I really like this post so I decided to report it this year. Next year I’ll update my shrine list!
So a couple of days ago I did a post on Japanese Christmas tradition as a thinly veiled excuse to eat nothing but cake for a couple of days. That was a good decision. My adulting skills are on point! Anywho, I mentioned in that post-Christmas itself was not exactly the major holiday in Japan it is in other parts of the world, but New Year’s, now that’s a celebration!
And what do you think when you say new years in Japan? Cute girls in kimonos and more cake? That sounds awesome. Oh and fireworks, there’s always fireworks at some point. Wait, how did we get derailed again? No, no, no, we think solemn visits to Shinto shrines!
The ritual of visiting shrines or temples in the first days of a new year is called Hatsumōde (初詣). During this usually brief visit, people can take the time to pay their respects, give offerings and ask for favours from particular gods. It’s also a good time to pick up some charms (omamori) and buy a written fortune (omikuji) If you get a prediction of bad luck you can tie it onto a tree on the shrine grounds. Fantastic, that took care of that!
But Shinto is an ancient and sprawling religion, with an enormous pantheon of kamigami, how can you be certain to pick the right shrine? Um well, you should probably do some research. Honestly, Shinto tradition is incredibly deep and ever-changing. It is one of the most calming faiths I’ve had the pleasure to explore and if theology is of any interest at all to you, you should look into it. Just for a taste, this is from the Wikipedia page:
“Ascetic practices, shrine rituals and ceremonies, and Japanese festivals are the most public ways that Shinto devotees celebrate and offer adoration for the kami. Kami are celebrated during their distinct festivals that usually take place at the shrines dedicated to their worship. Many festivals involve believers, who are usually intoxicated, parading, sometimes running, toward the shrine while carrying mikoshi (portable shrines) as the community gathers for the festival ceremony…” emphasis added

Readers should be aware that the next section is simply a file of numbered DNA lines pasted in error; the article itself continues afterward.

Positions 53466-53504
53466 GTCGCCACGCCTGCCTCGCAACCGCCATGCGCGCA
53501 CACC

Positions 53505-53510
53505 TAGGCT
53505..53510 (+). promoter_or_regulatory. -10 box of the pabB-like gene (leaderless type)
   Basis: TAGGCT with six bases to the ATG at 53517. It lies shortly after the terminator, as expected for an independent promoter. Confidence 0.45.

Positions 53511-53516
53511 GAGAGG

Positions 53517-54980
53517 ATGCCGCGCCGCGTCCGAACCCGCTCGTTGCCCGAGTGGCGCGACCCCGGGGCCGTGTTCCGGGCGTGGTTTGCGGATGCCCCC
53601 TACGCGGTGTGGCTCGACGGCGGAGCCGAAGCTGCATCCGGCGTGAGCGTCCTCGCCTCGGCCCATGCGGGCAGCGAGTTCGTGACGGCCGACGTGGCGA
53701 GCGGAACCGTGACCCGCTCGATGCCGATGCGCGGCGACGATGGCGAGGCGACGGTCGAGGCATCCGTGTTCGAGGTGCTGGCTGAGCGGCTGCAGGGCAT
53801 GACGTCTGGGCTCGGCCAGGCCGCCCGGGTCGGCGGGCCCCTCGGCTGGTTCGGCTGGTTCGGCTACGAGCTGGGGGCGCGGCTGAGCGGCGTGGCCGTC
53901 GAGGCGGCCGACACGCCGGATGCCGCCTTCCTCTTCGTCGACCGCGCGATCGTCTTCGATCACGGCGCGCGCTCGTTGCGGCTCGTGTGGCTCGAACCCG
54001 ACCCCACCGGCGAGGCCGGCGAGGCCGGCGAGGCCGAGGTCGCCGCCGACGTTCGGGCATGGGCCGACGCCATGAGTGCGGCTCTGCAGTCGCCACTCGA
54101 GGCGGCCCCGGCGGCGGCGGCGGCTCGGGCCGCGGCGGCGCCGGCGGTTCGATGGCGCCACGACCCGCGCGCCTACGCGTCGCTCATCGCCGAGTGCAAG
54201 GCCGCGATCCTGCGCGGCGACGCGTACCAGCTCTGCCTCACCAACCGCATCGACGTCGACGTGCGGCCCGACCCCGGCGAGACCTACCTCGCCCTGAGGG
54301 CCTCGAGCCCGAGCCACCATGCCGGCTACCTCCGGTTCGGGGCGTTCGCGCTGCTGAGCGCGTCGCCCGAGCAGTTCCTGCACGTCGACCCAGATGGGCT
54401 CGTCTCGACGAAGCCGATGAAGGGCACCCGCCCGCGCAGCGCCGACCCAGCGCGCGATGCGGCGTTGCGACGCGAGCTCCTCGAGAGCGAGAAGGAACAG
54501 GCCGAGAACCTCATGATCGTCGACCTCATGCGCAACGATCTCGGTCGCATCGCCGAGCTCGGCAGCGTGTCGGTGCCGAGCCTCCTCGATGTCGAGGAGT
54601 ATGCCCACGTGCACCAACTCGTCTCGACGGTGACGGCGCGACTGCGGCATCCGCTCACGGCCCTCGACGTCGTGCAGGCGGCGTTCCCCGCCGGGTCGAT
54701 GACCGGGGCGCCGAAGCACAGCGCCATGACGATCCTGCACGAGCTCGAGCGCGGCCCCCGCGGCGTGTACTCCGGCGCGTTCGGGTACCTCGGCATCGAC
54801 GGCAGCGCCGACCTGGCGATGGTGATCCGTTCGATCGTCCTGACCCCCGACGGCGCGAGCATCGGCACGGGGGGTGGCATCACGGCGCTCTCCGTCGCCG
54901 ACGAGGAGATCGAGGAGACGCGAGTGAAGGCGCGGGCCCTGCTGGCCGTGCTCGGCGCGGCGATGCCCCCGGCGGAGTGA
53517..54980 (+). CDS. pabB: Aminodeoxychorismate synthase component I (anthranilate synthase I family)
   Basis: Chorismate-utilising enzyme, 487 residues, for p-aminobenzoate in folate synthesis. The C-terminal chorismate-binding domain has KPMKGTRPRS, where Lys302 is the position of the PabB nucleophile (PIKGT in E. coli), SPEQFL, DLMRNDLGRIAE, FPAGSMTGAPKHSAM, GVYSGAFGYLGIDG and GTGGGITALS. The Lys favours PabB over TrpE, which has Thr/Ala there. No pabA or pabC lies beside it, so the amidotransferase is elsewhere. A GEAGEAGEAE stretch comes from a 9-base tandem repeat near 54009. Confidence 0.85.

Well, guess who’s converting!
Now, how about we completely misinterpreted millennia worth of spiritualism and philosophy and dumb this down so even I can understand it?
So here’s where to go if next year you want to find:
LOVE: Imado Shrine (Asakusa, Tokyo)
This shrine is dedicated to Izanagi and Izanami.
Izanagi is a very popular and well-known kami. He is the father to the great Amaterasu (do you love Okami?) and is considered the father of Japan, literally giving birth to the isles along with many other deities.
Izanami, his wife, is a goddess of both creation and death. (she’s also his sister, let’s not talk about that too much, gods have weird family issues in general…also no one else was around, it was an adam /eve situation…) Tragically, Izanami died in childbirth (she had already given birth to the islands and, just a slew of gods at this point and she was giving birth to **fire**, it didn’t work out).
After her death, Izanagi got really mad and misplaced that anger by killing the child. When he calmed down a bit, he figured he’d just go get her in the underworld (Yomi-no-kuni) But she had eaten food cooked in the furnace of the Underworld, and could no longer return. When Izanagi betrayed his promise not to look at her and saw that she had become monstrous, it was Izanami’s turn to get tiffed and she sent Yakusa no ikazuchi no kami (Raijin) the lightning god, and Yomotsu-shikome (scary fury lady) to chase after him. Izanagi escaped, but the goddess declared to kill a thousand of his people every day. Izanagi retorted that a thousand and five hundred will be born every day. Sounds like a solid long-term plan!
I’m not entirely sure which came first but the story is really very reminiscent of Orpheus in Greek mythology.
Point is, before their little kerfuffle at the end there, and all couples fight you know, Izanagi and Izanami were said to have had a beautiful marriage and to have been lovingly devoted to one another. As such, people who wish to gain blessings in their love lives or marriages will often seek out their favour and guidance.
MONEY: Zeniarai Benzaiten Ugafuku Shrine
As you may have guessed, this shrine is dedicated to Benzaiten, one of the seven gods of fortune! She is the goddess of knowledge, art and beauty, especially music, none of which are traditionally associated with money, let’s face it. But Zeniarai Benten, is also a place of worship for Ugafukujin (宇賀福神), and has an extra special feature.